Please click on the link to read the article at Caregiver Solutions.ca.
Picture of Nathalie Anderson and I receiving the Award of the Gold Medal of the European Society for Person Centered Health Care
AWARD OF THE GOLD MEDAL OF THE SOCIETY
“The Gold Medal and its associated Certificate are awarded in recognition of your substantial contribution to the development of home and health care issues in the community and thus to a development of the person-centeredness of care when developing relations between healthcare professionals, home care providers, not-for-profit agencies and other important services providers that are needed to provide the wider levels of support often required by those in need in the community.”
We would like to thank The European Society for Person Centered Healthcare for recognising the importance of person centred community focused models of care to those many individuals in need of care, their families and their wider communities.
We would like to thank our clients and families, our caregivers, community partners and members, and our dedicated staff, for the inspiration we have drawn from them.
We will use this award to encourage others to work together to push the boundaries of care and the ways in which we can all address the many dimensions of care needs and personal identity.
To have been invited to speak at the Society’s 4th Annual Conference for these two days in October, and to have been able to listen to those who are passionate and knowledgeable and share the same ideals of person centered care, has been an honour.
Jane Teasdale and Nathalie Anderson
Person centered care is an acknowledgment of the importance of identity for both sides. Moreover, issues of IDENTITY naturally extend the personal support and medical interaction in the homecare model to the many dimensions of the mind and the community:
Looking more deeply at person centered care has allowed us to look beyond standard models of care, and their assessment processes, to areas that may also have impact with respect to the client’s physical and mental well being to greater extent; addressing typically “non care” areas, for older adults where complex care needs impact being, may well be of critical importance to the person in raising the quality of life otherwise achieved from outcomes limited to nursing and personal supports.
As providers of longer term home care service based relationships, that include a great many older adults with complex care needs, we also believe we have a responsibility, as gatekeepers of our specific environ, to address the importance of the person, outside of the typically defined care relationship, as a being rich in meaning, history and creative potential.
For many of those who are in “the chain of care”, it is the very fact that we are aware of the imbalance in the lives of those we care for that we see the need for this greater emphasis on the person.
It is not just that a person’s best interests should come first, but that the ability to make decisions in their best interest cannot be made without first defining what those interests are.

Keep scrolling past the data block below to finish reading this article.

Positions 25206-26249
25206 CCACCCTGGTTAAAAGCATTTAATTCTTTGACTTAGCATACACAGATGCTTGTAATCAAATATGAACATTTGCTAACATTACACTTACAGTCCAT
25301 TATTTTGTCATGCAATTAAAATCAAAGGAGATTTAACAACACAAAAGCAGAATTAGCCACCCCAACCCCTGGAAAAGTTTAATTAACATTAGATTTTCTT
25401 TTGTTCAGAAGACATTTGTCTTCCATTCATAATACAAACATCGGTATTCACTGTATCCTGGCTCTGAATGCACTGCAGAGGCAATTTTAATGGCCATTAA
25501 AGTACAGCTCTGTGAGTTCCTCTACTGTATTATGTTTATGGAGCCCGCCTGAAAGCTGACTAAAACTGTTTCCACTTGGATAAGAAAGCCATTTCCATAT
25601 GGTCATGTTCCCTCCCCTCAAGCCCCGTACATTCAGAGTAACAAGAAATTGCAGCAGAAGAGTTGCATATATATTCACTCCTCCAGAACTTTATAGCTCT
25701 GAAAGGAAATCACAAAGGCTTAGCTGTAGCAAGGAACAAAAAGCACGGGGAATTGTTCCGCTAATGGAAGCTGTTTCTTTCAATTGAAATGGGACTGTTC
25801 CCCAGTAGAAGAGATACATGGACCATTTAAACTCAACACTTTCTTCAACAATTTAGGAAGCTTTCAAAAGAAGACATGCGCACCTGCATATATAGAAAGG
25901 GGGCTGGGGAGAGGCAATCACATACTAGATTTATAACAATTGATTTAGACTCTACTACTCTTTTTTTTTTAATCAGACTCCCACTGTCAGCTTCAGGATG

Person Centered Health Care–Some additional defining thoughts with respect to Mosaic’s Presentation at the European Society For Person Centered Health Care’s 4th Annual Conference
Certainly, for us, looking more deeply at person centered care has allowed us to look beyond standard models of care, and their assessment processes, to areas that may also have impact with respect to the client’s physical and mental well being to greater extent; addressing typically “non care” areas, for older adults where complex care needs impact being, may well be of critical importance to the person in raising the quality of life otherwise achieved from outcomes limited to nursing and personal supports.
Should putting the person first and foremost at the heart of interactions involving personal support, nursing and medical care decisions be anything but an interaction of central importance to the care relationship? The recently formed (2014) European Society for Personal Centered Health Care, whose annual conference we will be presenting at this Friday, thinks so and frames its person centered context thus:
27 October, London, England: Mosaic will be presenting on the importance of the person at the centre of the community focused home care model!
The “Meaning of Me®” For Those In Need of Home Care
“What do older people with high physical and mental support needs say they want and value in their lives?”
This question was posed by a 2011 Joseph Rowntree Association report “A Better Life – What older people with high support needs value”. It made some key observations some of which I note below.
“older disabled people are generally still viewed through the “medical model” (in which the focus is on the impairment) and the discourse is one of dependence, care, dignity, frailty and pity…. The focus has been on their needs in relation to services, rather than their broader aspirations in relation to their lives.”
“All of us, regardless of age, need opportunities to show others who we are and to feel good about ourselves… many older people with dementia want and are able to tell us about their views and experiences, even if they are confused about some factual details of their lives.”
To date the private and public home care service model has largely been built around the delivery of personal support and to a lesser extent medical assistance. Clearly this is a very important base, but it fails to address personal, social and emotional needs, desires and objectives of the individual.
How can firms develop a more complete model of care? Well there are a number of things they can do.
They can set out to find out more about the individual’s life history, interests, hobbies, challenges, wishes interests and values within a framework and medium that engages the individual, care givers and family in an ongoing conversation. As a firm, we have developed and instituted a personalized conversation framework, “The Meaning of Me®”, around which we deliver lifestyle services and activities.